The Be Heard in the Workplace Act does the most to “address that power imbalance” between employees and their bosses, according to Jennifer Klein, chief strategy and policy officer at Time’s Up.
Be Heard would extend Civil Rights protections to millions more Americans by providing protections to those who don’t fall under the category of “employee,” including independent contractors, volunteers, interns, fellows, and trainees, regardless of the size of the business they work for. It would also provide LGBTQ workers with protection from employment discrimination, end mandatory arbitration and pre-employment nondisclosure agreements, give workers more time to report harassment and eliminate the tipped minimum wage.
The bill was introduced by Rep. Ayanna Pressley, D-Mass., and four other Democrats, all of whom are women.
When #MeToo exploded, Burke said it affirmed the power of those two words, though she wasn’t sure where it would all lead.
“There’s this moment that is happening that is wonderful and it’s viral, but there’s no discussion about what you do with this now,” she said. “What do you do with those feelings?”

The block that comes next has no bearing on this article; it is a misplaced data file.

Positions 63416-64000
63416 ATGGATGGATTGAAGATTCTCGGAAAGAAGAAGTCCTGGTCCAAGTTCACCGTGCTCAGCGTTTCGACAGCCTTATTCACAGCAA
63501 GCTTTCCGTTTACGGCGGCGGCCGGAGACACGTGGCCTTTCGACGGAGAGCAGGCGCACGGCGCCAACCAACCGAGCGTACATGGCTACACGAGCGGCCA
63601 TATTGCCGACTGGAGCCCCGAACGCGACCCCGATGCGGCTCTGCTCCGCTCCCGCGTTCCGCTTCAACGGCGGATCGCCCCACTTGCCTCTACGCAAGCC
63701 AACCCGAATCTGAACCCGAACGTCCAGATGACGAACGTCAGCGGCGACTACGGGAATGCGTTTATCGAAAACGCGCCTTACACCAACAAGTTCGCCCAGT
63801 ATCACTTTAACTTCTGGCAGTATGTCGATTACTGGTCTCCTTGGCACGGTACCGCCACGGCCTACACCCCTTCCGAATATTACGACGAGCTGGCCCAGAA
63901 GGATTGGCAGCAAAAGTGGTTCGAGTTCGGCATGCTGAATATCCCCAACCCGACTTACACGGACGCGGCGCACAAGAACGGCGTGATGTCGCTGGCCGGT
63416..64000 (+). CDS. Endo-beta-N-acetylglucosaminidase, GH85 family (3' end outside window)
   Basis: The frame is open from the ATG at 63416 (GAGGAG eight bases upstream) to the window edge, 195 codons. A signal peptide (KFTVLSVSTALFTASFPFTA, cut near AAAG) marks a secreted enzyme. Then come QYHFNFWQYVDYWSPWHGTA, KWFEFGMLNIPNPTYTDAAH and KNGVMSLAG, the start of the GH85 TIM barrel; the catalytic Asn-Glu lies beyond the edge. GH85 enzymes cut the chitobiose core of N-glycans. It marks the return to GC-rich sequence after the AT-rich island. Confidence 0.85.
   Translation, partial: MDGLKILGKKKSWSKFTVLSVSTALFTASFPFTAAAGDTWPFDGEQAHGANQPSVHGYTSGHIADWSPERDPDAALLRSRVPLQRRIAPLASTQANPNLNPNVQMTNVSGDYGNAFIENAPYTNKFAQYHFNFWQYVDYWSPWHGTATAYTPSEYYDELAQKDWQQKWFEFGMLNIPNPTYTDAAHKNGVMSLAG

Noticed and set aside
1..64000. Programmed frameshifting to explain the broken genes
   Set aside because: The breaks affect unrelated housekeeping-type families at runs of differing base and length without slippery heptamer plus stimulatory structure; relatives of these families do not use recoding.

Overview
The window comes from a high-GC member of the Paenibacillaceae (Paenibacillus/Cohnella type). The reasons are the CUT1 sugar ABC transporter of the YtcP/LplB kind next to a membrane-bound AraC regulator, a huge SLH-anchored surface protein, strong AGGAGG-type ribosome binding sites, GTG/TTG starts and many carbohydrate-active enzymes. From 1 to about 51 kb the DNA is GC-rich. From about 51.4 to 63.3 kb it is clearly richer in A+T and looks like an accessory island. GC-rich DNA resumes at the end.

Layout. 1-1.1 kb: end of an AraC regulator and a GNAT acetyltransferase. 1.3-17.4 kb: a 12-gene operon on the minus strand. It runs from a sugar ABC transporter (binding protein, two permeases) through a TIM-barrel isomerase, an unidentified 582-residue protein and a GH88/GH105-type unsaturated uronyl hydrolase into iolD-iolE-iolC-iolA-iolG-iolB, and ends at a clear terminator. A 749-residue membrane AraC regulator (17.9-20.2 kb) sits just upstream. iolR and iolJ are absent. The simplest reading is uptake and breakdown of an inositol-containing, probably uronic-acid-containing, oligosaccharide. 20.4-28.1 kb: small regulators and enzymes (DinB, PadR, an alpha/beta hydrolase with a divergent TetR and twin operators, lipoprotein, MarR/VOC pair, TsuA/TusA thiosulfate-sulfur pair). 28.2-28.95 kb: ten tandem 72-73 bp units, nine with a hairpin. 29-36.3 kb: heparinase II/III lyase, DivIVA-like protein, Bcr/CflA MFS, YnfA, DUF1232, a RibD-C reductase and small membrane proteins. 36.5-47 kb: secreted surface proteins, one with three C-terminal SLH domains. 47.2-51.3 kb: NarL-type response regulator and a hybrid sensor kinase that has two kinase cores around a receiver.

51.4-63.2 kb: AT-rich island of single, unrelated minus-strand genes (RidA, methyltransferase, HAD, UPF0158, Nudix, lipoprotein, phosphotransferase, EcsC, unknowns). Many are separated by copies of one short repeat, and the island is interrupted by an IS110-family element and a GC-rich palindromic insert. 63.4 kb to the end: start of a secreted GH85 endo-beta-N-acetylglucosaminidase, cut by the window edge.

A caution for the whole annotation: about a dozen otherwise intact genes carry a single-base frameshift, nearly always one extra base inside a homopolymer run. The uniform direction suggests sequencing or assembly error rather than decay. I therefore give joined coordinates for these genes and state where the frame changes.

Houser says she hopes people will channel them into efforts to change the structures in society that perpetuate sexism – from police departments and courtrooms to workplaces and college campuses.
#MeToo began with a tweet. For advocates and survivors, it will end when we live in a nation where safety and equity are the norms – whoever you are, wherever you work, no matter where you live.
“I sure hope when we have this phone call in 10 years, that we have obvious, measurable change,” Houser said. “I’m optimistic it will be a different conversation.”